February 3, 2019
July of 2018, at the age of 53, I suffered spontaneous coronary arterial dissection. The first symptom was tremendous discomfort in my left arm, followed by dizziness and loss of color in my face. Fortunately, I was at a family event rather than alone, as I may have resigned myself to a wait and see approach and never have gone to the ER.
My sister-in-law who’s a registered nurse took my pulse and confirmed it was racing. I did have a very faint but consistent twinge of pain on the left side of my chest. In general, I felt fine and could easily have talked myself out of the seriousness of the situation, but logic prevailed in deciding to go to the ER just to be on the safe side. After an initial EKG, I was promptly admitted to to St. Raphael’s Hospital, part of Yale New Haven Health System in Connecticut ( where I used to live and was visiting from Texas). Medical staff could not have been more professional and responsive. After bloodwork, I took nitroglycerin which made my heart rate drop drastically—the first discomfort I experienced during the entire episode. Following an ultrasound, the cardiologist brought me to the Cath lab for an angiogram, during which my heart rate also dropped precipitously. As soon as he saw the dissection he immediately backed out. Took normal regimen of heart patient pharmaceuticals for several weeks.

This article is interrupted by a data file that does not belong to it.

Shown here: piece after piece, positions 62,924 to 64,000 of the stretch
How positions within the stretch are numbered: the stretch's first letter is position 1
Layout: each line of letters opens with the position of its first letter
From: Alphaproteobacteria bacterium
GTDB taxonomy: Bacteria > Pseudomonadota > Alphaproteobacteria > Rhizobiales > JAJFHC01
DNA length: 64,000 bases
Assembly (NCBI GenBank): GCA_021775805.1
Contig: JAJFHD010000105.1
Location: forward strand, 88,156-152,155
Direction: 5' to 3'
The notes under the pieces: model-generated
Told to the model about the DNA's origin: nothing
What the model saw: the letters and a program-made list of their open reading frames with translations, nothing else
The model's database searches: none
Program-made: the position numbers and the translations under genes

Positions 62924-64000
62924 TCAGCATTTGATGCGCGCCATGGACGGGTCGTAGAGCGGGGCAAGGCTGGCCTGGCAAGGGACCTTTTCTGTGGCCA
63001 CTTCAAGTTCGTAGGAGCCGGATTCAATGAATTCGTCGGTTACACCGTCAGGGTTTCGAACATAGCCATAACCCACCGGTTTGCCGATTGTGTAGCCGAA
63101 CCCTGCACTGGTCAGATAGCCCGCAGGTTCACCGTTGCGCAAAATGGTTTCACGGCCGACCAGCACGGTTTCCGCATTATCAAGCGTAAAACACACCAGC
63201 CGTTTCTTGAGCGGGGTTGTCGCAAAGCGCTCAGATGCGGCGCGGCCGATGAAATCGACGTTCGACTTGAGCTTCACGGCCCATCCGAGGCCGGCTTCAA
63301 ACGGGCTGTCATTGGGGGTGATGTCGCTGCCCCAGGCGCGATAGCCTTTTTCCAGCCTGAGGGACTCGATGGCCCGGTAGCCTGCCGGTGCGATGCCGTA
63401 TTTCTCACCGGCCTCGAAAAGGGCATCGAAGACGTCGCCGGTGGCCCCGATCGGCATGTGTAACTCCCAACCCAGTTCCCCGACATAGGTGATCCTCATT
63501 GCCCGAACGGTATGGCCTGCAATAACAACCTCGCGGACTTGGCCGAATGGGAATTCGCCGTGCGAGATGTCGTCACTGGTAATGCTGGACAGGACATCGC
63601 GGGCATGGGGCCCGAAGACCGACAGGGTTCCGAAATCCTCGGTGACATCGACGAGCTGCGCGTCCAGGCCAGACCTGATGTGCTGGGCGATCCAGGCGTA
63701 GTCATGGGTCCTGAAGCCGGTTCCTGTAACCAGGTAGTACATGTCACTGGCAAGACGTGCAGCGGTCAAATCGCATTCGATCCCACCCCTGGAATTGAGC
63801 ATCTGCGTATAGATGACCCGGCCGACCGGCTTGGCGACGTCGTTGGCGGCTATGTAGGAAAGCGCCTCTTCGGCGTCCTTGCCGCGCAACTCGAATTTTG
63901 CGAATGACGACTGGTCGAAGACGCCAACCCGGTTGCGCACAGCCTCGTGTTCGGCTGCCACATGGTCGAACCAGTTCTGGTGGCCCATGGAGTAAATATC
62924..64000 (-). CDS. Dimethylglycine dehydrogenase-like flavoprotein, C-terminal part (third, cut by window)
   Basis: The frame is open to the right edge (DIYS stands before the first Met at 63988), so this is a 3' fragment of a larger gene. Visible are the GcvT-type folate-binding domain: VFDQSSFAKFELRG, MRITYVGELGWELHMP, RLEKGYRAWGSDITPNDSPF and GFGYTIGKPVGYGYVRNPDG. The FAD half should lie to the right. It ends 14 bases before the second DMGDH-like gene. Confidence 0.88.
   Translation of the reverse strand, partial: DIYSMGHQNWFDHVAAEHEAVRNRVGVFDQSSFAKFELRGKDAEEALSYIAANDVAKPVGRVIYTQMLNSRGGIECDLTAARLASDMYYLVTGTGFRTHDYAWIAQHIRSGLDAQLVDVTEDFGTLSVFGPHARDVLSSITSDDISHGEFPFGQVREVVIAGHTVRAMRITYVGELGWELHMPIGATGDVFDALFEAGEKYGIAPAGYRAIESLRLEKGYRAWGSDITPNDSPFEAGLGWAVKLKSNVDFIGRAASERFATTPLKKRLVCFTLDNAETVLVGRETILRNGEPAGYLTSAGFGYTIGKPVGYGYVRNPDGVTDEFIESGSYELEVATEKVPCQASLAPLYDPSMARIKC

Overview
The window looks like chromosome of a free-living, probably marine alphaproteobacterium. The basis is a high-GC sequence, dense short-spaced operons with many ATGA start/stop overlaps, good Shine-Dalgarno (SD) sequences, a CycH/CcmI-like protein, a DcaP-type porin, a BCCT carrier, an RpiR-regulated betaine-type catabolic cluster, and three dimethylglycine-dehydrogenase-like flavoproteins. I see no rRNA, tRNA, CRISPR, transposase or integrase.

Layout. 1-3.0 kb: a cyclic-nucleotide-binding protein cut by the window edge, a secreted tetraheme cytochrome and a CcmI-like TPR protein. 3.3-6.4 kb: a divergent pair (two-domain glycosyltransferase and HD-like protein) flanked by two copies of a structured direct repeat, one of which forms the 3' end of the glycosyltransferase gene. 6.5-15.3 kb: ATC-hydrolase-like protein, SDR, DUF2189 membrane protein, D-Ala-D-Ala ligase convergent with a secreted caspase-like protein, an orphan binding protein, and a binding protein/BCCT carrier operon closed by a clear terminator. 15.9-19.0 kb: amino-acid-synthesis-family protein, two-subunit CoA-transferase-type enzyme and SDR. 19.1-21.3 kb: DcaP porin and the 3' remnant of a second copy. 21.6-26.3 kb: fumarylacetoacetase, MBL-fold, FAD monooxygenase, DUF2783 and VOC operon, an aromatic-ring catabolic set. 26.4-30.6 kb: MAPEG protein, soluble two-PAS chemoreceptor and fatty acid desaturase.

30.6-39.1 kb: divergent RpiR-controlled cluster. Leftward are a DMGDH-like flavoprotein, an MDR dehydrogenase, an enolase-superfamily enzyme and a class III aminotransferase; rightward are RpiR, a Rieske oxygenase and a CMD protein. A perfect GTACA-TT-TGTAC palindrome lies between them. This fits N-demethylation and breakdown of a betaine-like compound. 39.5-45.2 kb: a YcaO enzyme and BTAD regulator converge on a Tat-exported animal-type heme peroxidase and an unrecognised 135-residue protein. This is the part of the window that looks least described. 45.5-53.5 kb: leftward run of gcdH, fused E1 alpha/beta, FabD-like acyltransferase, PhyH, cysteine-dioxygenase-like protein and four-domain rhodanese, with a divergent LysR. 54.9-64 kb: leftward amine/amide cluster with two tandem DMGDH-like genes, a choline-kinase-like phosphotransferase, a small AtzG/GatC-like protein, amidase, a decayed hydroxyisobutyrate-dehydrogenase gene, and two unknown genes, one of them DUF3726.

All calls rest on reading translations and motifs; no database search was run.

Follow up with cardiologist in Texas confirmed SCAD and directed me to take baby aspirin for life and recommended low dose Statin as precaution. Except for gestational diabetes, my medical history indicates no risk. Levels of cholesterol ideal, arteries squeaky clean, blood pressure always normal, glucose normal, etc. Medical history: Some osteoarthritis and general joint pain. 5’2” at 124 lbs. Exercise religiously and consume low carb diet of good proteins, fruits and vegetables. Former smoker through college and grad school, about 8 years. Regular consumption of wine. Consistent prayer and mediation. Seven healthy pregnancies with gestational controlled. Still experiencing menses.